The National Bureau of Economic Research (NBER) outlined in their paper that increased immigration could help solve the labor shortage in nursing homes. Immigrants make up 19% of nursing home workers.

With every 10% increase in female immigration, nursing assistant hours go up by 0.7% and registered nursing hours go up by 1.1% And with that same immigration increase, short-term hospitalizations of nursing home residents go down by 0.6%.

The Solution 

Additionally, the State Department issued 145% more EB-3 documents, which are employment-based visas, for healthcare workers in the 2022 fiscal year than in 2019, suggesting that more people are coming to the U.S. to work in health care. 

However, according to Skilled Nursing News, in August of 2022, the approval process from beginning to end for an RN can take between seven to nine months. 

Displeasure about immigration has exploded since Pres. Joe Biden took office in 2021. According to a Gallup study published in February, around 40% of American adults want to see immigration decrease. That is a steep jump from 19% in 2021, and it is the highest the figure has been since 2016.

However, more than half of Democrats still are satisfied with immigration and want to see it increased. But with a divided Congress, the likelihood of any substantial immigration change happening is pretty slim. 

See what others are saying: (Axios) (KHN) (Skilled Nursing News)

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Another Norfolk Southern Train Derailed in Ohio, Reportedly Without Hazardous Chemicals



While authorities have said the train was not carrying toxic materials and did not present a risk to the public, the incident has still heightened scrutiny of Norfolk Southern’s safety practices.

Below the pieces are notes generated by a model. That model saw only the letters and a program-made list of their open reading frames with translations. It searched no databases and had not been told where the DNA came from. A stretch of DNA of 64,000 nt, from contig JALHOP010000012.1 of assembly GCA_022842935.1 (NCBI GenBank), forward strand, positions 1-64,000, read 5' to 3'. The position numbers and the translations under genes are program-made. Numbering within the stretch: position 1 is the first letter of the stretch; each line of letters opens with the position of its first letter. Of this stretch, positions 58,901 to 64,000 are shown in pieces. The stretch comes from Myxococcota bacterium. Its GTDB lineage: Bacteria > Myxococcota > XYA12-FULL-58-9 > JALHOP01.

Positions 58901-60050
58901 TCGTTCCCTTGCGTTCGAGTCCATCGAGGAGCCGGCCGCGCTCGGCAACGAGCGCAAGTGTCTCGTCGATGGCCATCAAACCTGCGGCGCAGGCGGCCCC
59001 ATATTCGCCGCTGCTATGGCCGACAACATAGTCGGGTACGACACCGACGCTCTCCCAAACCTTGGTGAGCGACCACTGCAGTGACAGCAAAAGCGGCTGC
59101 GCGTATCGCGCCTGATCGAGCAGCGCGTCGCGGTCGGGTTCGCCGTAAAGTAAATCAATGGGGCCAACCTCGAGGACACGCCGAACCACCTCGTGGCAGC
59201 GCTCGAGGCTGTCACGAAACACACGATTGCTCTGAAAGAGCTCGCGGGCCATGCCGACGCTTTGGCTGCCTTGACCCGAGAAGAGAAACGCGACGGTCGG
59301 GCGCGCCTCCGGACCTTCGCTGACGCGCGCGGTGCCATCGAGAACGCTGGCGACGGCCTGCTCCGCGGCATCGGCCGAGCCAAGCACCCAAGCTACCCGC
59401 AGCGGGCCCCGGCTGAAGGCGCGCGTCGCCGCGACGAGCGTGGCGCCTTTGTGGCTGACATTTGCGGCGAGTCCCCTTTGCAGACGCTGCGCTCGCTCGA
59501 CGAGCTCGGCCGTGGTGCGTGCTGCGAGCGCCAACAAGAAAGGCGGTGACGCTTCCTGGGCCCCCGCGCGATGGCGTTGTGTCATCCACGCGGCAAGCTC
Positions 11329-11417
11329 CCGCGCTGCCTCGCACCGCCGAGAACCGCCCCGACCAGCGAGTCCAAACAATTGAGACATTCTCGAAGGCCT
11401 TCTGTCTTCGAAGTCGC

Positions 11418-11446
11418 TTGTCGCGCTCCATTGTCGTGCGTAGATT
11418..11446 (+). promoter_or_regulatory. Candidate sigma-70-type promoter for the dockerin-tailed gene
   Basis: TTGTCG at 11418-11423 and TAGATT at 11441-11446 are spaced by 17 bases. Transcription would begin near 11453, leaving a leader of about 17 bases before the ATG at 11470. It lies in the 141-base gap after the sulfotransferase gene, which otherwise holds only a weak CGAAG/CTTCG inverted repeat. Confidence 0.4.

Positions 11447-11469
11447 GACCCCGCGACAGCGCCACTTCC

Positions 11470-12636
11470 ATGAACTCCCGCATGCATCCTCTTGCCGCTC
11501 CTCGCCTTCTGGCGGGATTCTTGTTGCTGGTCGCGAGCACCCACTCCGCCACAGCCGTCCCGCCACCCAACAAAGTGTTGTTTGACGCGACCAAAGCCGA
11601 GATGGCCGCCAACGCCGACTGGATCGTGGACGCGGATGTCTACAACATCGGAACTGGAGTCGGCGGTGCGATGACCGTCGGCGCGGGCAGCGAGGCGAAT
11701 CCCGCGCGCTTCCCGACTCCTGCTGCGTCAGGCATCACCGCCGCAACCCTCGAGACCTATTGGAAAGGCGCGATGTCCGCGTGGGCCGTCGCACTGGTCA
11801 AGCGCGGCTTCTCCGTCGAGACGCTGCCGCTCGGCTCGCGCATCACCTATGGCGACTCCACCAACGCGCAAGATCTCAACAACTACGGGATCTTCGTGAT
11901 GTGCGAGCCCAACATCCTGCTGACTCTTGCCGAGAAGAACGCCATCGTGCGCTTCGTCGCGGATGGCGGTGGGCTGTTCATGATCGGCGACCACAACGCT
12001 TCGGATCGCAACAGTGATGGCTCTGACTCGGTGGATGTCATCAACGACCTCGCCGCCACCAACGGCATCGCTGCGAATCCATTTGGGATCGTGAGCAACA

Springfield, Ohio Derailment

A Northfolk Southern train derailed in Ohio Sunday, just weeks after another train operated by the carrier carrying hazardous materials ran off the tracks along the state’s border with Pennsylvania, prompting officials to do a controlled burn to prevent an explosion.

The latest derailment occurred in Springfield, about 40 miles west of Columbus. Around 20 train cars ran off the tracks, but multiple state and local officials have said that the train was not carrying hazardous chemicals and posed no public risk.

Out of extra precaution, authorities did impose a shelter-in-place order for residents who lived within 1,000 feet of the derailment. Springfield Fire Chief Dave Nagel said only four or five residential homes were impacted, and the order was lifted ten hours later.

Nagel also told reporters that 1,500 residents were without power because of downed power lines that slowed assessments of the scene. State Route 41 was reportedly closed on Monday morning because its asphalt was cracked in the incident.